The food a parrot eats makes a big difference to the amount of energy and vitality that he enjoys. Seed and pellets are available to suit all sized birds but the quality on offer differs greatly. Pellets are often recommended as they are a balanced mix of vitamins and minerals and wastage is generally much lower.

Good quality seed mixes are also suitable although parrots do have the habit of throwing out the seeds that they don’t enjoy to find their favourites so wastage can be high.

Avoid seed mixes with an excessive amount of sunflower seeds. Although birds love these, they are very high in fat and over time could put strain on the liver and heart.

A parrot’s food should be a mix of about half seed or pellets and half fruits, vegetables and nuts. They love chickweed, dandelions and seeding grasses but be sure to identify the plant before feeding. Parrots can eat some “people food” such as rice and pasta but like all of us, they love food that is sweet or high in fat. Limit these types of food along with those that are high in salt and never feed a parrot food that is spoiled or rancid. Remove fresh food from the cage every day before it has the chance to spoil.

Without doubt, the foods that are highly dangerous to birds are chocolate, avocado, fruit seeds, raw meat and eggs, alcohol and caffeine. These should be avoided at all cost.

Changing a parrot from eating seed to eating pellets is very much like any other animal. It must be done gradually over several weeks. Start by adding a small amount of pellets into the seed. Add a little bit of warm water making the pellets stick to the seed so that as the bird eats it, he naturally takes in some of the pellets developing a taste for them. Every day over the next two weeks, increase the amount of pellets and reduce the water added. Only feed what they can consume in one day.

Parrots love making a mess and if they can, they will drop anything they find into their water and some may even tip their water out. Always have two water containers available and refresh them daily. Position them so that they are not underneath a perch and ensure that they are secured and can’t be tipped over.

Parrots have busy beaks and busy brains. They need plenty of toys to entertain themselves so that they don’t become bored and mischievous. Collect a range of toys and give the bird one or two, rotating them every week to keep him stimulated. He will think that each of them is brand new even if he played with them just a month before.

Parrot toys do not have to be expensive but they do have to be safe and suit the size of the bird. Large parrots such as macaws will demolish a toy meant for a galah and in fact, this can result in dangerous pieces that can be ingested.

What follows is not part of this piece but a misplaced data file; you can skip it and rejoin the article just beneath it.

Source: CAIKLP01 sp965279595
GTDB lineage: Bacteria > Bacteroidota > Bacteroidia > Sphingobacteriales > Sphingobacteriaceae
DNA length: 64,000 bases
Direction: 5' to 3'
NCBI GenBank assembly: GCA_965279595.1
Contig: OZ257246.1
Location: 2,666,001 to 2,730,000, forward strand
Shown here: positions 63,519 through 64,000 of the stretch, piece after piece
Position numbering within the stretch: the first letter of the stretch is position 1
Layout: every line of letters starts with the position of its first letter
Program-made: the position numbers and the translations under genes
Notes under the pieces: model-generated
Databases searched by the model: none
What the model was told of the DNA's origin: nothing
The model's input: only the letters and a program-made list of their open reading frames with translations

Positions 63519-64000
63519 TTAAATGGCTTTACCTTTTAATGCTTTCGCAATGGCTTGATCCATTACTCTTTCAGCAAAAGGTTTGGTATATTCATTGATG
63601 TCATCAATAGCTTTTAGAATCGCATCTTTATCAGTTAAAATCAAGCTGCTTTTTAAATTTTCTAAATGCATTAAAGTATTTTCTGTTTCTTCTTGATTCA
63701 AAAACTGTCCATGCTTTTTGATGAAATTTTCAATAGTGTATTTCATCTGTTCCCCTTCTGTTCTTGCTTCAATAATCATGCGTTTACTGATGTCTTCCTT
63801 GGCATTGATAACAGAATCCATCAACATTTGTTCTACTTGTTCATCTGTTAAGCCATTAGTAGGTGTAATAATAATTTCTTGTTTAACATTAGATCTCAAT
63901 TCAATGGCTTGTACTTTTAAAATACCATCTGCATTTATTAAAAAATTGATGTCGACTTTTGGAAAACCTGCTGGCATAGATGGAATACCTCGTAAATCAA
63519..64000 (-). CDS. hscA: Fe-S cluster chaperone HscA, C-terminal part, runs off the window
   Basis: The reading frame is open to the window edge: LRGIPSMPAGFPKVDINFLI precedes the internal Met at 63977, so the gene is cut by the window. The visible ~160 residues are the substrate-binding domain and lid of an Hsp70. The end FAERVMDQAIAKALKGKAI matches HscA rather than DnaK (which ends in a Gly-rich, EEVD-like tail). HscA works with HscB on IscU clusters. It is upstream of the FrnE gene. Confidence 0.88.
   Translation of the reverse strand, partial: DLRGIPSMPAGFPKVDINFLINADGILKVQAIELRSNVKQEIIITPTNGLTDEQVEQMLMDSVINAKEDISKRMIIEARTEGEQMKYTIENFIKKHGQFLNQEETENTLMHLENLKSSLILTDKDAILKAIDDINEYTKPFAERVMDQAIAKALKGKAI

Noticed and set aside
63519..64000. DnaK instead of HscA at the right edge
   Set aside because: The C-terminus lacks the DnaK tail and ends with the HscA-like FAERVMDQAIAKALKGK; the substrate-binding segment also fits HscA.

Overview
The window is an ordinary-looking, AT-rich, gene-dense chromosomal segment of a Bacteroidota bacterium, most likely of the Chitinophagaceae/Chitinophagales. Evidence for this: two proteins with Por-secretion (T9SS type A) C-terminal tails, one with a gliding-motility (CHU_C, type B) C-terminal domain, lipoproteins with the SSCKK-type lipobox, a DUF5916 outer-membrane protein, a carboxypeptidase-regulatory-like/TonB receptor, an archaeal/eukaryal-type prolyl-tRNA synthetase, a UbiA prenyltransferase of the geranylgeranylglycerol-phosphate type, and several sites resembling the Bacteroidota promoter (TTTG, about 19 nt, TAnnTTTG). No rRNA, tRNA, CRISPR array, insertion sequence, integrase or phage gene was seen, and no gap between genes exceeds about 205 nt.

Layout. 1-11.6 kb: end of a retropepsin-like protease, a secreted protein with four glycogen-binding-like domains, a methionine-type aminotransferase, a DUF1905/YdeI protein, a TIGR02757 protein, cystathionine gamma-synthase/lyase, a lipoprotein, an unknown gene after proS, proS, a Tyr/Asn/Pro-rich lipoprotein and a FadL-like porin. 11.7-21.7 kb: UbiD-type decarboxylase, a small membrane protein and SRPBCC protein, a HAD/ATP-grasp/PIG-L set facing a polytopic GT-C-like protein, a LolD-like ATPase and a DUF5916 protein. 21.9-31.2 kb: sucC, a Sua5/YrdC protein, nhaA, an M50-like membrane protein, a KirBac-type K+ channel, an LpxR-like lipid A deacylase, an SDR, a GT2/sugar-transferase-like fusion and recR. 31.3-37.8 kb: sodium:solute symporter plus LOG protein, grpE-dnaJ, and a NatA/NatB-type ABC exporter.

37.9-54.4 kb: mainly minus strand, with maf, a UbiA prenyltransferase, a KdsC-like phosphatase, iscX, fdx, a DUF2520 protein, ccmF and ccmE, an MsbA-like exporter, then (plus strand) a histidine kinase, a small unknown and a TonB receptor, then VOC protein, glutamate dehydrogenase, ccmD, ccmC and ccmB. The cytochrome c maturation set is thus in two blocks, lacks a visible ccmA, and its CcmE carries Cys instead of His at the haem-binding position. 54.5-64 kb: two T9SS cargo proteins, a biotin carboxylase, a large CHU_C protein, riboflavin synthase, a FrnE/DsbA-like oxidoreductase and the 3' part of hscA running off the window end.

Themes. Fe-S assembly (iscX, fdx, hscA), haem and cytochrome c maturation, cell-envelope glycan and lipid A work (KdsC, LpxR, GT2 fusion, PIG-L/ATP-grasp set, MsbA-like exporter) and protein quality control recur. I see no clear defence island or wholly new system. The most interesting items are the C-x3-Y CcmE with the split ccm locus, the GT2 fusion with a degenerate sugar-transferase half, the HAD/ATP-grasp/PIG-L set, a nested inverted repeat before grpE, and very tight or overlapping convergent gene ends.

Don’t be tempted to give a parrot toys meant for kids or other animals. These are not designed for strong beaks that can easily pull them apart into small, digestible pieces.

Many birds love shiny toys that reflect their own image and bells are fascinating because of their shape and noise. Puzzle toys can be lots of fun for large parrots as they provide a mental challenge and smaller parrots enjoy a “snuggle buddy” tied to the side of their cage that they can cuddle up against.

Parrots love to chew wood. It keeps their beaks healthy and allows them to be active. Wood chews coloured with safe, nontoxic dyes are available but even a branch from a eucalypt tree or some pine cones will keep them busy. Of course, parrots also love cuttlefish and will benefit from calcium and mineral chews available from Better Pets and Gardens stores.

Parrot stands are a terrific way to give a bird its own space whilst inside or when its cage is being cleaned. Choose a stand to suit the bird’s size, make sure it has a very big tray underneath to collect debris and add some toys for the bird to play with whilst he’s there. Position the stand in the same place, close to the family but not so close that the bird can get onto furniture.

Not all parrots are able to talk but budgies, weiros and galahs are real chatterboxes. Once they start, some of them never stop. Most birds learn better from someone with a high pitched voice and concentrate more when there are few other distractions around the household. Covering the cage to make it semi-dark may also work as will turning off the TV and ensuring the house is quiet.

Parrots learn through mimicry which is why they inevitably learn to ring like the telephone or beep like a microwave. They will pick up on the words most frequently spoken around the home and then repeat them in a way that sounds just like they are having a conversation. Words which require the tongue to touch against your teeth such as ‘t’ are a bit easier for them than those spoken with open lips such as ‘r’ and ‘e’. They quickly learn to whistle and to kiss. It may take quite a while for a parrot to say his first word but once this has happened, he will begin to add to his vocabulary very quickly.


Handling a bird daily keeps him tame and in fact, he will find it quite soothing and enjoyable.  He will soon build a bond with his owner and this will deter wild and destructive behaviour.  Quite often a parrot will bond with just one member of the household which will most likely be the one that spends time with him and talks to him the most.